#1 — THE AUTUMN CONSTELLATIONS
Locate the mythical figures in the autumn sky above Lincoln, and learn their legends. Then, take a guided tour of the sky on the terrace behind the observatory with one of our volunteers who will show you how to locate the important stars and objects in the current night sky. Running time: 21 minutes.
#2 — THE NIGHT THE STARS FELL
November 18 is the height of the Leonids, a regular meteor shower that has produced historic “storms” of meteors. That’s not expected this year, but the Leonids are highly variable and unpredictable. This program explains how meteor showers develop, their history, and what to look for. Running time: about 20 minutes.
November Objects in the Hyde Telescopes
Planets: The only planets in the evening sky are Uranus and Neptune, both below the threshold of naked-eye visibility. Uranus will appear like a small green marble, and Neptune a smaller blue one in the telescopes. Saturn is buried in the sun’s glare. Mars, Venus and Jupiter continue their intricate dance in the predawn sky this month, joined by the waning crescent moon November 7 – 10. But that show begins around 3:00 a.m., when the observatory isn’t open — but worth getting up a bit early to see from your own backyard.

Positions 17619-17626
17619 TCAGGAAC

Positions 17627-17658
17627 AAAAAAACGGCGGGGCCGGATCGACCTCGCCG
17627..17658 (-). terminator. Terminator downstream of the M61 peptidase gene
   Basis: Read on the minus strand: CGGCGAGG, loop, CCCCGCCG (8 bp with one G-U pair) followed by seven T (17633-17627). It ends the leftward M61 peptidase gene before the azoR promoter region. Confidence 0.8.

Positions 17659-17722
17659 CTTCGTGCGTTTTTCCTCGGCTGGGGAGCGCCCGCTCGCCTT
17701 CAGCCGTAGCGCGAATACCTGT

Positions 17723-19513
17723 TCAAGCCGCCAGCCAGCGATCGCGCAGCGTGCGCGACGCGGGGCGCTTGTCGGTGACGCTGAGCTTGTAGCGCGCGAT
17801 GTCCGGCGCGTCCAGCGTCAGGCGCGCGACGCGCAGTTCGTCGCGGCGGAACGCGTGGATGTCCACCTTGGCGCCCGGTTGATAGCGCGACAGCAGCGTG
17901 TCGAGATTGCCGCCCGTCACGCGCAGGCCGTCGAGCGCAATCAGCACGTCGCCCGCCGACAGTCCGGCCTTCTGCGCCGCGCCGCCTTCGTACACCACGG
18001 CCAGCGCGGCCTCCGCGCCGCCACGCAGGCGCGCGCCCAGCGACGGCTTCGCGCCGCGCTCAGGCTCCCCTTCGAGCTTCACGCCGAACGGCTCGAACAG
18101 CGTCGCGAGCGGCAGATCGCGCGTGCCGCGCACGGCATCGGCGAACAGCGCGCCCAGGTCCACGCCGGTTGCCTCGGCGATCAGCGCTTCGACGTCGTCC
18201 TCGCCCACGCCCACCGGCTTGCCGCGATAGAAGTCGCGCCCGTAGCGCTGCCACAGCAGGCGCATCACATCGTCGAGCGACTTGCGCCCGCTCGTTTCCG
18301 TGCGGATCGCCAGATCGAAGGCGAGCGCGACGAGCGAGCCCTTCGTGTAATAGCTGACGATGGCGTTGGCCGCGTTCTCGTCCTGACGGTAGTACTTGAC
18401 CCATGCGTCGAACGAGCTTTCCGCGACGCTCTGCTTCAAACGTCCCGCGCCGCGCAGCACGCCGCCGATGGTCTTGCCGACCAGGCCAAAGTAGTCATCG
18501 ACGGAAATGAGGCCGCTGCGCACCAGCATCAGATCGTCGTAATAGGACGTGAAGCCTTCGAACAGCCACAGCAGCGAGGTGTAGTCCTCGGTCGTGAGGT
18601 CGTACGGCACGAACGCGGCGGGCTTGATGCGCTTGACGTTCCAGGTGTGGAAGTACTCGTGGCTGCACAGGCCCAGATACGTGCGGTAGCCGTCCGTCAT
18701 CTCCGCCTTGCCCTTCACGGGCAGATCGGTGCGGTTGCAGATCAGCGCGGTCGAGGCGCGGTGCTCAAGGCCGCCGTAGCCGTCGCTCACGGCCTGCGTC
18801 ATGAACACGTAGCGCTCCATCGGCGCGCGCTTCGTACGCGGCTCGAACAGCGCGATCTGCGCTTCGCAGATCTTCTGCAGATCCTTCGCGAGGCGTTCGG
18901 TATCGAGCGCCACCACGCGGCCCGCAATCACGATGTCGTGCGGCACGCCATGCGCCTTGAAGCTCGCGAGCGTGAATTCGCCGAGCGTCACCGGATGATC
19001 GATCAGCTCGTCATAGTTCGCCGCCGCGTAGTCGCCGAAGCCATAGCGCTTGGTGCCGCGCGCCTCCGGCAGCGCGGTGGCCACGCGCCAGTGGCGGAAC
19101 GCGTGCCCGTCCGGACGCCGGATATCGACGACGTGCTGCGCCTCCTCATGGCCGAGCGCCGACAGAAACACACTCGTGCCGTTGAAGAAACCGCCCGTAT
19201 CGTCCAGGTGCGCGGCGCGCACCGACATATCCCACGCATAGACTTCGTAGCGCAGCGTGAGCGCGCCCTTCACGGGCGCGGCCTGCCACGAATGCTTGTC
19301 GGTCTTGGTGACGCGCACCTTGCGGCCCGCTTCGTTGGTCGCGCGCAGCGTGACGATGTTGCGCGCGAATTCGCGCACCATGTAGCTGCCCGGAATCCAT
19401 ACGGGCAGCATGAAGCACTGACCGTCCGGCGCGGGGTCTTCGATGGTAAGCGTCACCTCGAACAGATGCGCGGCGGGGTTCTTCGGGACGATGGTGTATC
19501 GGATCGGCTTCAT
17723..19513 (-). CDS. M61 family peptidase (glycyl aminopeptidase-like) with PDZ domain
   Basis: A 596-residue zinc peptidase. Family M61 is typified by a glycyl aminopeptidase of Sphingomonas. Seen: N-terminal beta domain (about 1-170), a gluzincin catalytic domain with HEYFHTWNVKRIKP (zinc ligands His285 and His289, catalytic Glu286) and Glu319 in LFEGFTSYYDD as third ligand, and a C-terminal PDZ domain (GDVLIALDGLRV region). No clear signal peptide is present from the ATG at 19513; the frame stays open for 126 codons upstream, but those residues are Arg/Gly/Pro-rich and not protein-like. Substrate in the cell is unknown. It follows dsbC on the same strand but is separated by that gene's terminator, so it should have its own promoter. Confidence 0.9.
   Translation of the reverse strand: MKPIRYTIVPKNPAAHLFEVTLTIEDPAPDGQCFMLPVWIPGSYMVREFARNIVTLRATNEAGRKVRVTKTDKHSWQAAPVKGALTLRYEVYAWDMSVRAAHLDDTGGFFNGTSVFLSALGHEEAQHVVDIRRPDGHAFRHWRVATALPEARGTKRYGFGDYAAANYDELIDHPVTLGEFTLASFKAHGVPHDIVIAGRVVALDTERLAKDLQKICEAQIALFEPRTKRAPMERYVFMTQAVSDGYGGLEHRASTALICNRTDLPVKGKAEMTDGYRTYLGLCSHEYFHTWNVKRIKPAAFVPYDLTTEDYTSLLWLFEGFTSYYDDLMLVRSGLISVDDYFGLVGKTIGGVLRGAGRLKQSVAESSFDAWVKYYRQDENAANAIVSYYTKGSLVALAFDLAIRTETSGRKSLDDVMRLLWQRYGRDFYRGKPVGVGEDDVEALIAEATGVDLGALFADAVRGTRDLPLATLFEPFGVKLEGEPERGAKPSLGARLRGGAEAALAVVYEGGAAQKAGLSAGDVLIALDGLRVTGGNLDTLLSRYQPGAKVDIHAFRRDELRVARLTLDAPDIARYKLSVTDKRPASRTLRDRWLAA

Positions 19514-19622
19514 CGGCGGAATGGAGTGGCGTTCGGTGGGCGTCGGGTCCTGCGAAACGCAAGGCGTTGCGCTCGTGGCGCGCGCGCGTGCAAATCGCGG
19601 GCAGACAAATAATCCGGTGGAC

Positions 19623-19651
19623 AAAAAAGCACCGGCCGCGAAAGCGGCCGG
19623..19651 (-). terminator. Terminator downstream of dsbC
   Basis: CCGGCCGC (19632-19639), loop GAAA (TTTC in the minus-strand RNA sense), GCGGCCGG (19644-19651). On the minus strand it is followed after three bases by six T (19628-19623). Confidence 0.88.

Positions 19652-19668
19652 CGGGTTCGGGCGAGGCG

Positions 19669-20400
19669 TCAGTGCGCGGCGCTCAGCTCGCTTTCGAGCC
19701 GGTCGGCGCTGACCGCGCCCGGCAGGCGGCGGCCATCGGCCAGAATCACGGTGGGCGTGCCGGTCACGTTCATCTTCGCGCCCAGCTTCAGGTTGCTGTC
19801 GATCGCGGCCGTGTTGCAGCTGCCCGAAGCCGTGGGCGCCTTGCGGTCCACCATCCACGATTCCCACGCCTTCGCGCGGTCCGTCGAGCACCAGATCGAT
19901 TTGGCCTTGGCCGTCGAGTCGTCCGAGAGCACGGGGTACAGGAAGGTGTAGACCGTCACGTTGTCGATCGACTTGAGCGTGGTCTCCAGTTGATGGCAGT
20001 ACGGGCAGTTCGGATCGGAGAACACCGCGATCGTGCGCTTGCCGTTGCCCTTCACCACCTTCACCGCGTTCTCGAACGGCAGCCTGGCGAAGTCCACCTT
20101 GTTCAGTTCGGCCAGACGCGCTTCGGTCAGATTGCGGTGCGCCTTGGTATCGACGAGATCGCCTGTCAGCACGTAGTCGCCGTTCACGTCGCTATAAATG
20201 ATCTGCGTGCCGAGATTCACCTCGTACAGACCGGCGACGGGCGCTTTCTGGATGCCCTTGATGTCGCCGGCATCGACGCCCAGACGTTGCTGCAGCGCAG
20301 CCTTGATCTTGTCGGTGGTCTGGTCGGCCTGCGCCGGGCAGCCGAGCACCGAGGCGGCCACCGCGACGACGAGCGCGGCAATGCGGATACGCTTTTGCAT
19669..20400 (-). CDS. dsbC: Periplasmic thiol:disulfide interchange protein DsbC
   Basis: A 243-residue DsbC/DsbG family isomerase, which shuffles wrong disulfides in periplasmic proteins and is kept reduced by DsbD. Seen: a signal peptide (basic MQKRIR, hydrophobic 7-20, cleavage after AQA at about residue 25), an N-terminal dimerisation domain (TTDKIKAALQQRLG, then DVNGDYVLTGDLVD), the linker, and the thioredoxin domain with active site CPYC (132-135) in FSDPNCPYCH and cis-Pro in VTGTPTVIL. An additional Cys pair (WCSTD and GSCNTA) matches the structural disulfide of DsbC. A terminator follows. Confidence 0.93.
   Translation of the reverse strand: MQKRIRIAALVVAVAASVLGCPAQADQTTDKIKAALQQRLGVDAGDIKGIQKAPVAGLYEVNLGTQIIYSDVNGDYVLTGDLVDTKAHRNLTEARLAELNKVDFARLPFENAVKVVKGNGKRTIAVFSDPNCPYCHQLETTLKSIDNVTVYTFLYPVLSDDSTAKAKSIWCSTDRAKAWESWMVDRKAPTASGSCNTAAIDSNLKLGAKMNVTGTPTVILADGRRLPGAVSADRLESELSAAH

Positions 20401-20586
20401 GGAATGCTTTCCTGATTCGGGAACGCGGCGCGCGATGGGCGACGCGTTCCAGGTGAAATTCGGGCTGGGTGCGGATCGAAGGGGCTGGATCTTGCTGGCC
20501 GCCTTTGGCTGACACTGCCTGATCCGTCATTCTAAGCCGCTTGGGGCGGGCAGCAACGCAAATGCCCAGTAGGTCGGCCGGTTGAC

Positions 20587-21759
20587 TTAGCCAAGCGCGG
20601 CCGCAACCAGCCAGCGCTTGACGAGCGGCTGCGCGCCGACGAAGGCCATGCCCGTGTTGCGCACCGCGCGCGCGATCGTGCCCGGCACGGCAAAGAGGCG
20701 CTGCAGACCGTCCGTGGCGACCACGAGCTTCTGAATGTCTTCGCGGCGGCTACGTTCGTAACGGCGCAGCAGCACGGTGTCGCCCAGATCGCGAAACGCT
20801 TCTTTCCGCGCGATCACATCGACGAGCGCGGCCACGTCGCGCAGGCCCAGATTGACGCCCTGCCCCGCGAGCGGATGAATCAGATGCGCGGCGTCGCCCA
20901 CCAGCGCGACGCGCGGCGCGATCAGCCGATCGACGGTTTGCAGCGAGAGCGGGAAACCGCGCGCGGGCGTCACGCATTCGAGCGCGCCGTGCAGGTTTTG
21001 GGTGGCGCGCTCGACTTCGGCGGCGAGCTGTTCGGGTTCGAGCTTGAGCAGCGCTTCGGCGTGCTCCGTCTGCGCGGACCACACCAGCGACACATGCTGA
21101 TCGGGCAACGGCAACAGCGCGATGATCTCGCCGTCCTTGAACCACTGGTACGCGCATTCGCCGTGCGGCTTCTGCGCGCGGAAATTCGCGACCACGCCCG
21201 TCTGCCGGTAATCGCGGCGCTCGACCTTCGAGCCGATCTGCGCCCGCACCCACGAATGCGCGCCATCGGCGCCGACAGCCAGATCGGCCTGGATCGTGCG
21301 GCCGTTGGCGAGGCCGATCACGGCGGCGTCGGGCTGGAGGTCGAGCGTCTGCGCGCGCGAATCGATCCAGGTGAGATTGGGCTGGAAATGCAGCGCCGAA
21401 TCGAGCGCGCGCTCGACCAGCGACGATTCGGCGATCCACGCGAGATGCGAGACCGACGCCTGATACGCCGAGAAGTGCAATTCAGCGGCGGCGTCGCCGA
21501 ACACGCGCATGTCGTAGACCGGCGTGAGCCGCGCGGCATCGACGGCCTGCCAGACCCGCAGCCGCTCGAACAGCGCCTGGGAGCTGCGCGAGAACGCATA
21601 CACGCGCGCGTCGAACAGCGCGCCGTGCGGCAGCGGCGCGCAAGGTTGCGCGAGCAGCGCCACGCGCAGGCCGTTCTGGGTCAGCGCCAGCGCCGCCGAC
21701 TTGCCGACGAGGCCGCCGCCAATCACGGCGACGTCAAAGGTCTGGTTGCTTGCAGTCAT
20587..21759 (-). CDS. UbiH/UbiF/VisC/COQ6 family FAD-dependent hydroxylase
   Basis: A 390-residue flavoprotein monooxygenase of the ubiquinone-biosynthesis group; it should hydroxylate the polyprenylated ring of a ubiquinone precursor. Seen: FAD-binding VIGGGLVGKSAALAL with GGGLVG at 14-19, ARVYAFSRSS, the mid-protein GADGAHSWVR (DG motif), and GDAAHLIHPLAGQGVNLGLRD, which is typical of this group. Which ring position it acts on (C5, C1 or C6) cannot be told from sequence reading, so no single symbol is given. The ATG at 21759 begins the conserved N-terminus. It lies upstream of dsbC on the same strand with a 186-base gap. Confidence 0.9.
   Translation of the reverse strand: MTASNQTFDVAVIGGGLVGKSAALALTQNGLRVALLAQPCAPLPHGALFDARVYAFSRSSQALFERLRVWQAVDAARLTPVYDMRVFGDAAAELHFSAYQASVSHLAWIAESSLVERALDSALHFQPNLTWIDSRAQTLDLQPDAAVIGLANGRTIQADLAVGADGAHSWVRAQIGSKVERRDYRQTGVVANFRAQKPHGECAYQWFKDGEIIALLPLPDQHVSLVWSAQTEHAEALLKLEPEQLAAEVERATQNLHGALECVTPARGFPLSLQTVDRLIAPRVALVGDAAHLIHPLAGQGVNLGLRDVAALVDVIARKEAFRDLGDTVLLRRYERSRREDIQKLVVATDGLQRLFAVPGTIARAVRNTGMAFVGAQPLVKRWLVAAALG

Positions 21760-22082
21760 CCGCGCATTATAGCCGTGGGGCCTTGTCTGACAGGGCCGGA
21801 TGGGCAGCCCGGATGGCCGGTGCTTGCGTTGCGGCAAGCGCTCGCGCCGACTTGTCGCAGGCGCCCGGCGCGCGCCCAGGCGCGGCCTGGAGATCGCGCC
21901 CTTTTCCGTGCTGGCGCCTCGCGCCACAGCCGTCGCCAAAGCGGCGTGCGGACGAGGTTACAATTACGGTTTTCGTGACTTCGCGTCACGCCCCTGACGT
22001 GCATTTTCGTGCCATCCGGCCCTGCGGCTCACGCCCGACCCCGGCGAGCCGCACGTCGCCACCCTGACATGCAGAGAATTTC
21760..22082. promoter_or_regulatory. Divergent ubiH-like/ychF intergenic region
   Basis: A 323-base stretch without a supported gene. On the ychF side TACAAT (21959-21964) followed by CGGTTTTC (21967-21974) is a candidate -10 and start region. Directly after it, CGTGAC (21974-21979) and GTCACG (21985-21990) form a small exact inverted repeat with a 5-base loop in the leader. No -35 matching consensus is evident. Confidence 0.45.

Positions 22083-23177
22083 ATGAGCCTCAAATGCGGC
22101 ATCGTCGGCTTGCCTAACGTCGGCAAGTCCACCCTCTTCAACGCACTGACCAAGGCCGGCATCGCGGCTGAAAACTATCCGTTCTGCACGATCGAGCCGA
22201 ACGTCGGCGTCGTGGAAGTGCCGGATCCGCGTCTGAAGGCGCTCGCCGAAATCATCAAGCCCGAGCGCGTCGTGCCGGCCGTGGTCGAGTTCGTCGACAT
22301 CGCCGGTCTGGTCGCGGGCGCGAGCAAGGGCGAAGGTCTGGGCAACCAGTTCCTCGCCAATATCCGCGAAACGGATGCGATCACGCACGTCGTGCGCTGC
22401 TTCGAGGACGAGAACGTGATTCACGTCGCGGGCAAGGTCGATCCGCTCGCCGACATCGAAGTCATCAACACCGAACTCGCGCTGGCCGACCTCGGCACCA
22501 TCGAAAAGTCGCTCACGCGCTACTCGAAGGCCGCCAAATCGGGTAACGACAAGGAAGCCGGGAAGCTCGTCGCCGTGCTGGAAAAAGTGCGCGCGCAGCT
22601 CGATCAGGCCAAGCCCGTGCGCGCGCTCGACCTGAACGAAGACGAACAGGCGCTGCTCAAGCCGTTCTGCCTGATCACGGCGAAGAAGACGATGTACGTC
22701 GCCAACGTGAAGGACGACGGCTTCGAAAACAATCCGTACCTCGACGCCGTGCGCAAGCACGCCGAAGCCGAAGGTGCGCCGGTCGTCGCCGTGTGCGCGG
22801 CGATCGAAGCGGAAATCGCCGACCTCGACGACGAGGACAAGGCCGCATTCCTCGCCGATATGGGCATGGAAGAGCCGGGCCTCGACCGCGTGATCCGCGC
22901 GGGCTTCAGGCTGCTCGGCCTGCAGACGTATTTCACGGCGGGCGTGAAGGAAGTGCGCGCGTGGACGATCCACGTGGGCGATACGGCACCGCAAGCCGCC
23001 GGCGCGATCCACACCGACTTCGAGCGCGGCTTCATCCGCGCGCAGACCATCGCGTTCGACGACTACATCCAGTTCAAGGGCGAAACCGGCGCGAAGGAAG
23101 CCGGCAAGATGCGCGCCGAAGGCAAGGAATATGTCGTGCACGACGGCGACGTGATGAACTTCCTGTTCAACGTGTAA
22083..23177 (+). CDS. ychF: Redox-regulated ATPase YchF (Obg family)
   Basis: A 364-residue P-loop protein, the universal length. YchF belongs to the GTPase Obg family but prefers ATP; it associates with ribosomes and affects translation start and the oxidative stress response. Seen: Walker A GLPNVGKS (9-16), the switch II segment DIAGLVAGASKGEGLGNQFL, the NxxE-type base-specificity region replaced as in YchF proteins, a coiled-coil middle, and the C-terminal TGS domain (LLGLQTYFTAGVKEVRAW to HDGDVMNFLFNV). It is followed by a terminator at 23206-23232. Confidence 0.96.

The Moon will be seen best in telescopes after its New phase on the 11th. The optimum time to view the moon in the Hyde telescopes this month will be on the nights of November 14 and 21, the Saturday nights between new and full moon. Earth’s only natural satellite reaches its full phase on the 25th.
Deep sky objects (stars, galaxies and nebulae) will be on full display in November. We’ll view the Great Nebula in Andromeda, a galaxy larger than the Milky Way that is headed in our direction. Don’t worry, it’s over 2 million light years away, and at the speed that it and our galaxy are traveling, we have about 4 billion years before they collide! Another favorite object is Albireo, a double star 430 light years distant. To the naked eye, it appears as a single star. A telescope reveals two stars of distinctively different colors. But, what colors exactly? Technically, one is blue and the other yellow, but not everyone sees them that way. What will your eyes tell you about Albireo?
NOTE: THE OBSERVATORY WILL BE CLOSED ON THANKSGIVING WEEKEND, Saturday November 28.
Open all other Saturday nights in November.